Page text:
Mumbai: The rise of the rupee to its highest against the dollar in eight years pulled down IT stocks on Wednesday for the second time. Markets were closed on Tuesday. The greenback’s slide against the Indian unit dents the topline of IT firms as their dollar receivables from exports yield a lower equivalent of local currency. According to analysts, a 1% appreciation of rupee brings down the operating margin of IT firms by 30 to 40 basis points. (One basis point is one hundredth of a percentage point.) Stocks of IT majors Tata Consultancy Services (TCS) and Wipro lost close to 5% on the bourses, while Infosys Technologiesstock lost 3.15%. In fact, i-flex Solutions seemed to be the only IT stock bucking the downward trend.
The rupee climbed to its highest in eight years on Wednesday, coming close to 43 against the dollar before suspected central bank intervention halted the rise. It ended at 43.04/06 per dollar, off an intraday high of 43.01—its strongest level since November 1999, according to Reuters data. The rupee has gained more than 9% from a three- year low of 47.04 it hit last July. “We see the next support at 42.80. It’s unclear what the central bank would do now to check the rupee’s gains,” a private bank trader said.
A combination of the rising rupee and talk of a slowdown in the US economy determined how IT stocks moved. A crisis in the US sub-prime mortgage sector, which issues mortgages to high-risk borrowers, has raised concerns of the US economy dropping pace. The US contributes 67% of the revenue for the $47.8 billion Indian IT industry.
“Rupee appreciation or depreciation has an impact on the revenues booked as well as in the realization from debtors, when transmitted to India. The impact on margins is diluted to some extent because we will have dollar expenses too. Finally, the impact on margins will depend on the percentage of dollar expenses as well as the timing of the payment,” said S. Mahalingam, CFO, TCS. The firm’s operating margin for the quarter ended December 2006 was 29.98%.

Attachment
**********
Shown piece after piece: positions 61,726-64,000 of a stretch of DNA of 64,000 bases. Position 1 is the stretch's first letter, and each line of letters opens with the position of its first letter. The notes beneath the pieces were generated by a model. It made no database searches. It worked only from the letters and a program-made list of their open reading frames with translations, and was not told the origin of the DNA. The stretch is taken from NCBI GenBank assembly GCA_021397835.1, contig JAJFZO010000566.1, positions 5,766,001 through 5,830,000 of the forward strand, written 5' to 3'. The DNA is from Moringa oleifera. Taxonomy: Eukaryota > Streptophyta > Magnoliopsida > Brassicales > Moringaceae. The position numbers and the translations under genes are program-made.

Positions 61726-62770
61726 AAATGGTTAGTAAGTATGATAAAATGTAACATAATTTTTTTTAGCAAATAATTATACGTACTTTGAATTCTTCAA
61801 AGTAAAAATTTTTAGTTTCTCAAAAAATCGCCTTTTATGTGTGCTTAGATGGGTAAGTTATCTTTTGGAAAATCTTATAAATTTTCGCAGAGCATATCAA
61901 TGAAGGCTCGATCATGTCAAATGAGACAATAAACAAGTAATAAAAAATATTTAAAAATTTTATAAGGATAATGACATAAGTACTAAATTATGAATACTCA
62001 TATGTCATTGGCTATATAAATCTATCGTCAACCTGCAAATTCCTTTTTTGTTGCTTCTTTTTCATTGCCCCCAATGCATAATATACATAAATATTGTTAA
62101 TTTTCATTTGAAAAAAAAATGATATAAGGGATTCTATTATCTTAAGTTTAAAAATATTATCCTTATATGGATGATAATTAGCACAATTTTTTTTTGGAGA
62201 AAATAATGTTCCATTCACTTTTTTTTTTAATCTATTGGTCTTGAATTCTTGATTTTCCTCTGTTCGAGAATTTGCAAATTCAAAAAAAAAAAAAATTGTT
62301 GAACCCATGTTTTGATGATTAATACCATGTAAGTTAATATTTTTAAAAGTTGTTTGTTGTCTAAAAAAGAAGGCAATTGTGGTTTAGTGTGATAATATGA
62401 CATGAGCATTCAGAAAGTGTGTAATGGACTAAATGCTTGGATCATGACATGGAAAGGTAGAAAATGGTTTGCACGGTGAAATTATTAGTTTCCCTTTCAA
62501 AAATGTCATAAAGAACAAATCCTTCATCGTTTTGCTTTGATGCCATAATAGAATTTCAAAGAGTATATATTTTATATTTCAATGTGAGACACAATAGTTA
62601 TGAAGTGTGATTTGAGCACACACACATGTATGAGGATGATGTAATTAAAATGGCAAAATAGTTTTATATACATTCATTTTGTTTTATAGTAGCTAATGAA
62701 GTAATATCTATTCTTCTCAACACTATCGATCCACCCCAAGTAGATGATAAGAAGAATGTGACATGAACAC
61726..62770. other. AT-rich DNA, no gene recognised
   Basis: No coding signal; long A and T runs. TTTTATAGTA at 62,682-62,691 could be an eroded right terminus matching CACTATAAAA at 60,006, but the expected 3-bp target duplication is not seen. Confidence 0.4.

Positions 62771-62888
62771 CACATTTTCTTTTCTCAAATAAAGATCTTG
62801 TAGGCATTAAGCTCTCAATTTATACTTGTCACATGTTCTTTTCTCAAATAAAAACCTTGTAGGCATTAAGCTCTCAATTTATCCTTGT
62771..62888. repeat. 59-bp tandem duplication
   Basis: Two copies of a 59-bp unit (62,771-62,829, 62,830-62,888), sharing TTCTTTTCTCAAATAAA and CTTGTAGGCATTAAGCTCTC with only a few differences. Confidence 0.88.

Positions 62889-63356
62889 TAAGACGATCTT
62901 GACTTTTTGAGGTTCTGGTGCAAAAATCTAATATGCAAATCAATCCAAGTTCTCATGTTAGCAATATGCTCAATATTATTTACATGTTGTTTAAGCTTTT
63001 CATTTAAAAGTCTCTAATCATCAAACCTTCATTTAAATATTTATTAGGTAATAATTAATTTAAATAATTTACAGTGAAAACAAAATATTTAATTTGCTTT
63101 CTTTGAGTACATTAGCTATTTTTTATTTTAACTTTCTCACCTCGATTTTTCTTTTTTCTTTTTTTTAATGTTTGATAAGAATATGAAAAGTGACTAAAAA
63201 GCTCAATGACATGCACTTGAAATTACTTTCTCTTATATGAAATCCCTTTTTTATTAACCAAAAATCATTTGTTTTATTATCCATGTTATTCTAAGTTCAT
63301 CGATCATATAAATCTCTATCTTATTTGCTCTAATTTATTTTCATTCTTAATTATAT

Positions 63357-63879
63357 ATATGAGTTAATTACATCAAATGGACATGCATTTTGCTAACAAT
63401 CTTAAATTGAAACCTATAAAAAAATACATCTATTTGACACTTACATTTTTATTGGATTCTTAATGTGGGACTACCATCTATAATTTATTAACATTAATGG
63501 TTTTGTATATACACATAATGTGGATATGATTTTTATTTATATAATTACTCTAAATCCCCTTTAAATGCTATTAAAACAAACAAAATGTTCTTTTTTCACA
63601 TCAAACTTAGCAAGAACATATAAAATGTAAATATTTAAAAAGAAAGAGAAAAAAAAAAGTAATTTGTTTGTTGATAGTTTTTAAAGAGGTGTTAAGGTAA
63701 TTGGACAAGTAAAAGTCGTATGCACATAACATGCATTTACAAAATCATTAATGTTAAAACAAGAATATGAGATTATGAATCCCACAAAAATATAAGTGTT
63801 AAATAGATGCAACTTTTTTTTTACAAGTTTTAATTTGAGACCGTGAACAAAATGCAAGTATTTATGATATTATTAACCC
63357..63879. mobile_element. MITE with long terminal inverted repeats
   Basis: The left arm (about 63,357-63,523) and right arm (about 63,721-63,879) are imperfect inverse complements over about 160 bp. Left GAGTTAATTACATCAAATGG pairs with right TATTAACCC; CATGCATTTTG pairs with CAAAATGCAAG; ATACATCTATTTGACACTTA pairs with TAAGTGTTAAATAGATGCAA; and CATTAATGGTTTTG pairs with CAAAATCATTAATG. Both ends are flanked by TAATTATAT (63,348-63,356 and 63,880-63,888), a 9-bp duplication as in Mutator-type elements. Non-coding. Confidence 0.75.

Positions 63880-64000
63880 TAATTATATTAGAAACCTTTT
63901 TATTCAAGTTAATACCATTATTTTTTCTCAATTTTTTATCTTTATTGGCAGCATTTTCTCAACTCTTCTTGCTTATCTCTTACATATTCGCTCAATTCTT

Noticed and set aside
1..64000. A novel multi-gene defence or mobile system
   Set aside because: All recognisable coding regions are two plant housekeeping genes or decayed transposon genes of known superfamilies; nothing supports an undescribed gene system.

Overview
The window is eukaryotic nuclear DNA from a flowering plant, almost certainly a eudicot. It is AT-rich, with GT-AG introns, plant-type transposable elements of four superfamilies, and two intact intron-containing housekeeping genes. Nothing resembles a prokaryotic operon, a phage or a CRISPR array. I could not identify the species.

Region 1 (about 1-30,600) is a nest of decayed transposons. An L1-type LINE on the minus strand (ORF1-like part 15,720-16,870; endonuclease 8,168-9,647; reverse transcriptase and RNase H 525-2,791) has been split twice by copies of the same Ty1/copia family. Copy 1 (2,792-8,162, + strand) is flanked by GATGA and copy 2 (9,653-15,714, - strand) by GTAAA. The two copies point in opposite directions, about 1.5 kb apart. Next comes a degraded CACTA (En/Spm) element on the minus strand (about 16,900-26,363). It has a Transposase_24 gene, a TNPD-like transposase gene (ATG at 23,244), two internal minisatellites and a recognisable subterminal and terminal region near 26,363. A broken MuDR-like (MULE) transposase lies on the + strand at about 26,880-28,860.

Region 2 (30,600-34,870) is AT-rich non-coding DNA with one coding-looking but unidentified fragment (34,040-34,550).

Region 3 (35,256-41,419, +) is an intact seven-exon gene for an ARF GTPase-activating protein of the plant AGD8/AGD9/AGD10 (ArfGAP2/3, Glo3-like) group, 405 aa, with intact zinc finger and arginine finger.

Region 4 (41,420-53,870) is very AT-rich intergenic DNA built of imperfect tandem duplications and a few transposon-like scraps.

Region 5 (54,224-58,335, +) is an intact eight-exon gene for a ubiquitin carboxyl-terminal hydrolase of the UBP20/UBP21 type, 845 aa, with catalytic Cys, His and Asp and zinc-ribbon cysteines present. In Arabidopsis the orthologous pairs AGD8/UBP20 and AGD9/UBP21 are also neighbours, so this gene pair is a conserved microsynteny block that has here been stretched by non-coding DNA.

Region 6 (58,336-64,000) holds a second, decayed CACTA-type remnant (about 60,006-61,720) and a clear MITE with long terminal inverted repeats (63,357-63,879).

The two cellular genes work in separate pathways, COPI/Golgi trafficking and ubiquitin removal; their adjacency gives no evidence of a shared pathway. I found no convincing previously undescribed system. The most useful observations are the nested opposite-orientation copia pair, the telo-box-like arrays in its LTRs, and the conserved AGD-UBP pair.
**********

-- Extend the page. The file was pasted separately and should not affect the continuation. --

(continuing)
TCS has hedged its foreign currency exposure to the tune of $589 million at around Rs45. This means that despite the value of the dollar falling to close to Rs43, the country’s leading software exporter will still get Rs45 per dollar it earns to the extent of hedged exposure ($589 million). “In our opinion, this will offset some of the impact of the rupee appreciation,” said Mahalingam.
But the markets discounted this. TCS stock lost 4.78% to close at Rs1,201 and Wipro lost 4.77% to close at Rs558. Among other stocks, Satyam Computer and Infosys shed 3.53% and 3.15%, respectively, to close at Rs456 and Rs1,992. I-flex was the only IT stock to rise, ending 1.10% higher at Rs2,017.
“Infosys is likely to get more affected than TCS as it recently brought down the level of its hedging quantum,” said an analyst with a Mumbai-based brokerage firm tracking the sector. “Satyam is another IT company which will be largely hit by rupee appreciation,” he said. However, firms with greater European exposure such as Tech Mahindra and Mastek Ltd are unlikely to face the impact of rupee appreciation and concerns over the slowdown in the US economy, analysts said.